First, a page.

Today's poem is "Soul Out of a Magician's Hat"
from You Ask Me To Talk About the Interior

Noemi Press

Carolina Ebeid is currently studying in the PhD program in creative writing at the University of Denver, and holds an MFA from the Michener Center for Writers at the University of Texas. She has been awarded fellowships and prizes in poetry from the National Endowment for the Arts, the Michener Center, CantoMundo, Bread Loaf Writer's Conference, and the Stadler Center for Poetry. She grew up in West New York, New Jersey.

Other poems by Carolina Ebeid in Verse Daily:
February 14, 2012:   "Epithalamium" "If a tree falls in a forest..."
January 18, 2007:   "Auscultation" " Fame brings with it an afterlife, a chrome circle of light...."
January 8, 2007:   "Dulia" " Every room became a clearing..."

Books by Carolina Ebeid:

Other poems on the web by Carolina Ebeid:
"Reading Celan in a Subway Station"
"That Old Useful Trouble of the Rain"
Four poems
"All Those Gorgeous Feelings"
Two poems
Two poems
"Punctum: Transom"

Carolina Ebeid's Website.

Carolina Ebeid on Twitter.

About You Ask Me To Talk About the Interior:

"Carolina Ebeid's mesmerizingly beautiful first book, You Ask Me To Talk About the Interior, is a book of the blues discovered in the matrilineal line. 'We live in a copy of Eden,' she writes, 'a copy that depends on violence.' Autism, illness, and lead lend their traces to these poems that pulse, like all blues, with 'world-sorrow,' while rising from the root of that sorrow which is love. The voice of mother, of lover, and of friend spills from every page, charged with fierce and protective passion, a passion that is contagious because it is song."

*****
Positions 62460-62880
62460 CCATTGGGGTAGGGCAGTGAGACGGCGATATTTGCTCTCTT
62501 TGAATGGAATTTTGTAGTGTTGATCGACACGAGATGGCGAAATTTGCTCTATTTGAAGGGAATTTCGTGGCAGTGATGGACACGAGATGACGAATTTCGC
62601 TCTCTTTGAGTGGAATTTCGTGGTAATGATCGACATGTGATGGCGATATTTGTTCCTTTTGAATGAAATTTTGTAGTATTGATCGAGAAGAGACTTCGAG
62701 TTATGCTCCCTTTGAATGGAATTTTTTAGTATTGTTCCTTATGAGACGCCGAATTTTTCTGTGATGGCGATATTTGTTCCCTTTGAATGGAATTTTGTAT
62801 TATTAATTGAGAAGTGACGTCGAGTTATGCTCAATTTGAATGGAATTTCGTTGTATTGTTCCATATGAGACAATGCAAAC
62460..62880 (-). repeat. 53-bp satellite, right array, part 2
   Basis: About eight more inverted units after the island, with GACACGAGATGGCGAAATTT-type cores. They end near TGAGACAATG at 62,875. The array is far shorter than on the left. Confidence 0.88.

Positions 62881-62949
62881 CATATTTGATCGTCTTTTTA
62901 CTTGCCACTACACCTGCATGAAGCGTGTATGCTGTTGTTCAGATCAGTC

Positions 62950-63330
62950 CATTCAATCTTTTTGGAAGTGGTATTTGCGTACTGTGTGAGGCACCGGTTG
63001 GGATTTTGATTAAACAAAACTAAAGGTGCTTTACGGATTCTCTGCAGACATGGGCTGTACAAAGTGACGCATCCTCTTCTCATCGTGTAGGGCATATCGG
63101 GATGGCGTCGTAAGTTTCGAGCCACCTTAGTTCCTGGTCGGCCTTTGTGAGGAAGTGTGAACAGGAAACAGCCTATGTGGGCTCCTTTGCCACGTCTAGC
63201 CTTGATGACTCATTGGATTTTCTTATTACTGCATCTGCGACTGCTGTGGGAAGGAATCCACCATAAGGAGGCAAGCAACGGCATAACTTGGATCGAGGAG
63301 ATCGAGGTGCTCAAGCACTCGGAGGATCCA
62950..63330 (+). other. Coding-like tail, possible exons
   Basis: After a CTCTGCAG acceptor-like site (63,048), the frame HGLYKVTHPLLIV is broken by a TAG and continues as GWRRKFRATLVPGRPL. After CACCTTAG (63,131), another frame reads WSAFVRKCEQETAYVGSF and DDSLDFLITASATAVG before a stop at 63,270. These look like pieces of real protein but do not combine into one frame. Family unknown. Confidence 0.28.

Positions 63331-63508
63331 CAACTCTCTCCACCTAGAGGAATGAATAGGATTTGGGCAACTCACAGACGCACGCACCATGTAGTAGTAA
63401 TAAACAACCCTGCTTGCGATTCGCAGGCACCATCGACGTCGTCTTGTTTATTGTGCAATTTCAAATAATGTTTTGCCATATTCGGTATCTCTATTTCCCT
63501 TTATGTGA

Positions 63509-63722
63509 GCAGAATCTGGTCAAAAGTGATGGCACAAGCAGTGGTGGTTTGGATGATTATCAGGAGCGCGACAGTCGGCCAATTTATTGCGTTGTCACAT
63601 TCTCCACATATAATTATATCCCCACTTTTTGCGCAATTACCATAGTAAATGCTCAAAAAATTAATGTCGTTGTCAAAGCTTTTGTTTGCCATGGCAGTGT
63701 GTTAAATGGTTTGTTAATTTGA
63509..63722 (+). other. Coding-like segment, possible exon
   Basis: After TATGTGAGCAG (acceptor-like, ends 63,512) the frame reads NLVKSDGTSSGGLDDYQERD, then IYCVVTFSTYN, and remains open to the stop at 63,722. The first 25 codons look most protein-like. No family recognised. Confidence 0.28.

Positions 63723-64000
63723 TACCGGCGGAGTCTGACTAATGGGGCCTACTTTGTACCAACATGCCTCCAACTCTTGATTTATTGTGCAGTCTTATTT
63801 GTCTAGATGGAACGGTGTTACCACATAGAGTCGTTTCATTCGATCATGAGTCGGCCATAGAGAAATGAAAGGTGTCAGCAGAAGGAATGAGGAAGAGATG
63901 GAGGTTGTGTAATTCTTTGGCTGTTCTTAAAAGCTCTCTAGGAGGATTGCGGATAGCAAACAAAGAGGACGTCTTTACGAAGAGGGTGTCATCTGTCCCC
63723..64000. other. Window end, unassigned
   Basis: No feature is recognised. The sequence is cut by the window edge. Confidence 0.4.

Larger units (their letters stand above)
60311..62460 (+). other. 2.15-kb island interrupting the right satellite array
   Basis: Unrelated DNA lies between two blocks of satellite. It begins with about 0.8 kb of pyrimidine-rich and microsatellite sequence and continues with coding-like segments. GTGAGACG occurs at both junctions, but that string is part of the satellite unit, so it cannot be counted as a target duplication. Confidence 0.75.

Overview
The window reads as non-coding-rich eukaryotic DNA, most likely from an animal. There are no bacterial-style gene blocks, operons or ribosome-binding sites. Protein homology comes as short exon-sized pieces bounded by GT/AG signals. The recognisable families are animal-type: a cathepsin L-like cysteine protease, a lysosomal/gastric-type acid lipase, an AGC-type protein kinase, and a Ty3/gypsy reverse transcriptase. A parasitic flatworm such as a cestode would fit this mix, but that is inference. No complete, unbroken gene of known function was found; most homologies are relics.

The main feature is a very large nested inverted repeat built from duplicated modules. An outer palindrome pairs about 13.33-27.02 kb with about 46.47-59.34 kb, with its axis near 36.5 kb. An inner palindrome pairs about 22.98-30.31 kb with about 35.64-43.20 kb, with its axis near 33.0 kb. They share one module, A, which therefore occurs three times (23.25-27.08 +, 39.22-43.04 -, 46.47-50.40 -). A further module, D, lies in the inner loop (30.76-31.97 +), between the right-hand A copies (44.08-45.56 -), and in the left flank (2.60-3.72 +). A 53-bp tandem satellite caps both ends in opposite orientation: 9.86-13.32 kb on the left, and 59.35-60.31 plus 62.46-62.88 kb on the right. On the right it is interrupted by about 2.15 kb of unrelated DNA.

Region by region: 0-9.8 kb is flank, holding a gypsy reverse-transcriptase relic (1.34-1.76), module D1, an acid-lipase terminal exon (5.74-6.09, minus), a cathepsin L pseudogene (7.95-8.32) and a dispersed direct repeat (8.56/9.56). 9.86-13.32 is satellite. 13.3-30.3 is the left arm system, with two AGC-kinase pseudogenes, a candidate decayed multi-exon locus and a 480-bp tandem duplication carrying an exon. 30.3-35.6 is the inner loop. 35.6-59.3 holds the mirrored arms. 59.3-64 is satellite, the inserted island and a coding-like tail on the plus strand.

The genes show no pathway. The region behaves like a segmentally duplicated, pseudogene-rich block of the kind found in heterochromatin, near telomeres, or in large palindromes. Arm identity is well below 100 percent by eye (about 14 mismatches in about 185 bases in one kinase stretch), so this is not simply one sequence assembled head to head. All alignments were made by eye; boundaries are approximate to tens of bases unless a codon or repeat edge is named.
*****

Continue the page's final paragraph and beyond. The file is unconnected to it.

—Julie Carr

"Carolina Ebeid's?You Ask Me to Talk About the Interior?is a book of listening and responding and listening again, 'the way a searchlight listens over a lake.' Ebeid's poems recognize that no question is answered completely by the first words spoken in response, nor by the first glimpse of the discovered thing, but that every response, every glimpse, is itself an extension of the initial question—they seek what is to be found there, in the extended question, when the interrogated speaks back, and so they are as wise as any poems I know."
—Shane McCrae

"Carolina Ebeid's voice is a lament, it is a singing, a mourning, a beautiful? and yet sorrow-filled lyric. Her poems—of sons, of husbands, war and flowers, revolution and reading Celan on the subway—are deeply American, while, at the same time, they are not. They are both from everywhere and from nowhere—Ebeid's voice is both deeply familiar and surprisingly original. These poems are love poems to the world—passionate and essential."
—Cynthia Cruz

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